Goldwert. The Collapse of an Indicator Species


 

If the bee disappears from the surface of the earth, man would have no more than four years to live.

 - Albert Einstein

 
 

Goldwert. The Collapse of an Indicator Species addresses the current issue of Colony Collapse Disorder of honeybees and questions how we assign, or fail to assign, value to nature. It addresses the threat that bees, and we, as a result thereof, are facing and communicates the importance of bees in the agricultural and urban environment. As an indicator species, bees are not only a direct measure of the health of ecosystems: their current condition acts as a metaphor for our own society, demonstrating our fallibility in the way we think about and employ resources.

 
 

Since 2006 Colony Collapse Disorder (CCD) of honey bees has been occurring throughout the world. Large quantities of bee colonies suddenly started dying each year under mysterious circumstances from unknown causes. CCD is especially of concern, considering how crucial honeybees are in food production, which becomes evident by the existence of an enormous honey bee industry. Honey bees pollinate dozens of popular crops. For almond pollination alone, 900,000 hives are transported to the Central Valley in California every year. Queen bees bred by humans on large bee farms ensure regeneration.

This body of work contains several storylines, which thematically and geographically address various components involved, such as the economy, industry, tradition, mystery, and ecology of honey bees, as well as the specific roles bees play in the agricultural environment. The images include small-scale beekeepers in the San Francisco Bay Area and Montana, Almond pollination in the Central Valley of California, as well as metaphorical imagery of gold-coated bees and crops.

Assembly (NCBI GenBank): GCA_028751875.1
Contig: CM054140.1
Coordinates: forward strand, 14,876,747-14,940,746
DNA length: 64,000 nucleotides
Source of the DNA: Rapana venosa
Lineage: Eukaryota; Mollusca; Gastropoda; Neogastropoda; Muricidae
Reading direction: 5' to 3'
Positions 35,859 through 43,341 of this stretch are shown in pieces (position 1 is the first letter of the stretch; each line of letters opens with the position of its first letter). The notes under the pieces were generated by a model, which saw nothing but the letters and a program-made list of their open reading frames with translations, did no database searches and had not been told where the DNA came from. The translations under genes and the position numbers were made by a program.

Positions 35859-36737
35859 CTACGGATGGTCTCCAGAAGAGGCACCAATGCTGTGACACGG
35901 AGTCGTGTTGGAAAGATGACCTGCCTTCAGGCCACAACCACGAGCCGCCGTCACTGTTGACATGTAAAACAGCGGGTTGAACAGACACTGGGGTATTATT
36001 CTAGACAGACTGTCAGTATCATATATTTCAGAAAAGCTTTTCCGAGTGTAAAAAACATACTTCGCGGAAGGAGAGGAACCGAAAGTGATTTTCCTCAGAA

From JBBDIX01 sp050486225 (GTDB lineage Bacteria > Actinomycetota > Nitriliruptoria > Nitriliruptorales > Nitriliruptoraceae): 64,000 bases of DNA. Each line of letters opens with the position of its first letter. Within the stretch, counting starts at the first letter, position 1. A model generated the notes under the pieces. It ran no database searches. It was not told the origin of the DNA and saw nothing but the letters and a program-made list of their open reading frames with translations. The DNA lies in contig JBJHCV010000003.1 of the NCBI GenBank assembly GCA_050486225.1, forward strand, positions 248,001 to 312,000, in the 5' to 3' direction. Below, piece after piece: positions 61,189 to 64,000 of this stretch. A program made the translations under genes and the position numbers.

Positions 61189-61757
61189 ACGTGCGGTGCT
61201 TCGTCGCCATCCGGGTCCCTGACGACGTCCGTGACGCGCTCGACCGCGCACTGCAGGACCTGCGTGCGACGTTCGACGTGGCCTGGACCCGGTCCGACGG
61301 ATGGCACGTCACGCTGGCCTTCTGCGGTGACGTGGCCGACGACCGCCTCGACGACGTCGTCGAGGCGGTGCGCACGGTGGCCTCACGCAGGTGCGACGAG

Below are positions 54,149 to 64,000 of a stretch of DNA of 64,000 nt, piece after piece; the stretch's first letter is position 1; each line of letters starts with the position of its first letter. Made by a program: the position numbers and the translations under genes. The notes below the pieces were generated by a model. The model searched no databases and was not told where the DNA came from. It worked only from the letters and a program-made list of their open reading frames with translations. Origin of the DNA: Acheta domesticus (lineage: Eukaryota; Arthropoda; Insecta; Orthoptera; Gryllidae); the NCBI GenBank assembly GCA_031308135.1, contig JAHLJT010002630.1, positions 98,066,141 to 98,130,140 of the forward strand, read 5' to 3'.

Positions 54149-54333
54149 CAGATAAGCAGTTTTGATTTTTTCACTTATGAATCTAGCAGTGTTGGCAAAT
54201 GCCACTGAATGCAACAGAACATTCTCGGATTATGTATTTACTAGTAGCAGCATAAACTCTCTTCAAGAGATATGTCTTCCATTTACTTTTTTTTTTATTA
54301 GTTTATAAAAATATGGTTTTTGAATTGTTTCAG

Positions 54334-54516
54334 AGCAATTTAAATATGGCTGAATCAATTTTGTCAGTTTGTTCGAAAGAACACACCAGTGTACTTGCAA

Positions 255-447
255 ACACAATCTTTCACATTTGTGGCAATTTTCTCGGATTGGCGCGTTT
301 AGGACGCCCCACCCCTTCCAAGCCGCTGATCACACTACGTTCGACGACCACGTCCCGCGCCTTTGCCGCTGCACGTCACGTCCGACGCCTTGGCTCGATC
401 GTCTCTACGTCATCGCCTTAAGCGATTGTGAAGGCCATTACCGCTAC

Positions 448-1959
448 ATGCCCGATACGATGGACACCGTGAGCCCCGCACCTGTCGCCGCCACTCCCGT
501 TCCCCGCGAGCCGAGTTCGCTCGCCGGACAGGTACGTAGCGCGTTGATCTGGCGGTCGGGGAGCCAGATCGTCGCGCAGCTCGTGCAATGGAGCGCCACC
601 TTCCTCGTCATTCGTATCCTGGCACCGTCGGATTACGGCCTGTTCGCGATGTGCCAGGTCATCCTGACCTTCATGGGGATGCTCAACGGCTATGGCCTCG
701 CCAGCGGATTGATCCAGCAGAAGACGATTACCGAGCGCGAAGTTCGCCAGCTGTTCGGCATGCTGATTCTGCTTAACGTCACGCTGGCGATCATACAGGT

Most recently added to the series are images of a rooftop beekeeper in Berlin, Germany, who is part of a growing movement of urban beekeeping in cities around the world. She placed her hives on top of an old power plant in Berlin’s Kreuzberg neighborhood. The building, with its barely illuminated labyrinth-like structure, is also home to a nightclub housing some of Berlin’s everlasting dance parties. The beekeeper describes the roof as a desert: once you exit onto the expansive, black, flat roof it is as if you have left Berlin. Only the distant view of the Berliner Dom and Alexanderplatz TV tower reminds of the existence of Germany’s capital. Once summer comes, harsh winds subside, and Berlin explodes in a parade of blossoms, these bees will be contributing to the health of an ecosystem in the center of one of Germany’s most urban areas, nurtured by parks and plants far away from industrial agriculture and pesticides.